The Future: His tools are intriguing, especially in an organization lacking power-hitting prospects, but Corley will have to make more consistent contact to become a big league regular. He'll move up to high Class A to start 2007.
 
2006 Club (Class)AVGOBPSLGABRH2B3BHRRBIBBSOSB
Hickory (Lo A).281.323.4385348715032216100181099
 
9. Todd Redmond, rhp   Born: May 17, 1985B-T: R-RHt: 6-3Wt: 210
 Drafted: St. Petersburg (Fla.) JC, 2004 (39th round)Signed by: Rob Sidwell
Todd RedmondBackground: Redmond led St. Petersburg (Fla.) to a runner-up finish at the Junior College World Series championship in 2005, then signed with the Pirates as a draft-and-follow. He finished second in the New York-Penn League in ERA during his pro debut, and continued to impress in 2006, ranking fourth in the South Atlantic League in wins and ERA.

Strengths: Redmond has exceptional command of his low-90s fastball and gets a lot of swings and misses with it, particularly up in the strike zone. He complements his fastball with an outstanding changeup and a solid curveball. He's very efficient with his pitches, which should allow him to work deeper into games as he gets older, and wins high marks for his competitiveness.

Weaknesses: He lacks a dominant pitch, and Redmond's stuff may not play as well against more experienced hitters. He gives up a lot of flyballs, which could be a problem if he stops missing bats.

The Future: Redmond likely will start 2007 in high Class A with an eye on a midseason move to Double-A. If he continues to prove himself, he could fit into the majors as a No. 3 or 4 starter.
 
2006 Club (Class)WLERAGGSCGSVIPHHRBBSOAVG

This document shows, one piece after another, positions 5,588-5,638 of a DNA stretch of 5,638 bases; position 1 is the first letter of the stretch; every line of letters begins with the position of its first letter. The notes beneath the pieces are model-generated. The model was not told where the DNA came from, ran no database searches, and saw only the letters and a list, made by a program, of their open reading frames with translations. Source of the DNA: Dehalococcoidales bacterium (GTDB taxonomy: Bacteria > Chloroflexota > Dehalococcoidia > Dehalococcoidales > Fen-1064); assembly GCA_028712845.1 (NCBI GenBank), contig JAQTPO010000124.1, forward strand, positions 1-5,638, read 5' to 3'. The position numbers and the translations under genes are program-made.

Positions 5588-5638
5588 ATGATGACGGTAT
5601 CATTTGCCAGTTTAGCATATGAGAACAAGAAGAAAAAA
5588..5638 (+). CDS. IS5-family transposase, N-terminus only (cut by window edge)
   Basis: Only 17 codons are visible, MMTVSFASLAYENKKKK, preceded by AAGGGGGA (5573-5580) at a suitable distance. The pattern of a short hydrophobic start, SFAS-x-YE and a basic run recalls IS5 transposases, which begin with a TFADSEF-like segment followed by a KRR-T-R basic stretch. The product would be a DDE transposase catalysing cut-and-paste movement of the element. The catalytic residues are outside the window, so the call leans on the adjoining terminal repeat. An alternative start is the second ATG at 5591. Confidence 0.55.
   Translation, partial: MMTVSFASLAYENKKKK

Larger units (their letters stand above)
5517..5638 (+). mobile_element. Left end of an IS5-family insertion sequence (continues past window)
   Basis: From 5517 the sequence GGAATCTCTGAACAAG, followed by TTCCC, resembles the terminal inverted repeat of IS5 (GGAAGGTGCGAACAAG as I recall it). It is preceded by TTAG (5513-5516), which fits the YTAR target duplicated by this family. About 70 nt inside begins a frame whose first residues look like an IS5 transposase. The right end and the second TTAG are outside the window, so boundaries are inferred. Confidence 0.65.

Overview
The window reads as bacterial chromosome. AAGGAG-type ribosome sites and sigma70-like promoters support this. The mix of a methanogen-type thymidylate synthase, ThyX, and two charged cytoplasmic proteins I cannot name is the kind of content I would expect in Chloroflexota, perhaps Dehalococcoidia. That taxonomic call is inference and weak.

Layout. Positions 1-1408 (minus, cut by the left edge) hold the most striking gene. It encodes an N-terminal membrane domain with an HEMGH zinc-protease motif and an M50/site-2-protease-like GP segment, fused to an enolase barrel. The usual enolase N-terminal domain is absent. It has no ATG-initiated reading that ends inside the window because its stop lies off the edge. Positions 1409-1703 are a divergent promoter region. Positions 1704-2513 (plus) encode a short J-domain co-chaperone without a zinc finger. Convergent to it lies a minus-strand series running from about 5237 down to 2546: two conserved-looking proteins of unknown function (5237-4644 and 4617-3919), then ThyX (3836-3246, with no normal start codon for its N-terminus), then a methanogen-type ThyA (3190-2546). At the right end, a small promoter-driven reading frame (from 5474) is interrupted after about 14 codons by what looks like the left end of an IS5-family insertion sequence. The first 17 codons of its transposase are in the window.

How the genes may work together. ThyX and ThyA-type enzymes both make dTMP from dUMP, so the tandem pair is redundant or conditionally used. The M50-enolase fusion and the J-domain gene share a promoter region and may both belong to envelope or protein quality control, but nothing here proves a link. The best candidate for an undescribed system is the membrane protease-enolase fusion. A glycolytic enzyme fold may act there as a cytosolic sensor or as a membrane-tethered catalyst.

Hickory (Lo A)1362.752727001601371333148.227
 
10. Mike Felix, lhp   Born: Aug. 13, 1985B-T: L-LHt: 5-11Wt:190
 Drafted: Troy, 2006 (2nd round)Signed by: Darren Mazeroski
Mike FelixBackground: After barely playing as a sophomore at Auburn, Felix transferred to the Troy at the urging of high school teammate Jared Keel. Felix starred as a two-way player for the Trojans in 2006, and the Pirates jumped on him in the second round of the draft and signed him for $725,000. Pittsburgh also landed Keel in the 31st round and sent them both to short-season Williamsport.

Strengths: Felix has a big-breaking curveball that is tough on lefthanders, though they batted .379 against him in his pro debut. At times, his fastball will reach as high as 93 mph. He's a good athlete, drawing comparisons to Mike Hampton for his hitting and fielding ability.

Weaknesses: Except for the curveball, the rest of Felix’s arsenal is nondescript. His fastball usually sits around 88 and his changeup is below average. He's inconsistent with his control and command, regressing after making progess at Troy during the spring.

The Future: Felix will open his first full season as a starter in low Class A. If he can't improve his command and his changeup, his ceiling will be limited to being a setup man. With his curveball alone, he should be able to become at least a lefty specialist.
 
2006 Club (Class)WLERAGGSCGSVIPHHRBBSOAVG
Williamsport (SS)163.56131300484133349.236

Photo Credits: McCutchen, Sports on Film
Walker: Steve Moore
Pearce: Tom Priddy
Bixler, Felix: Mike Janes
Corley: Rich Abel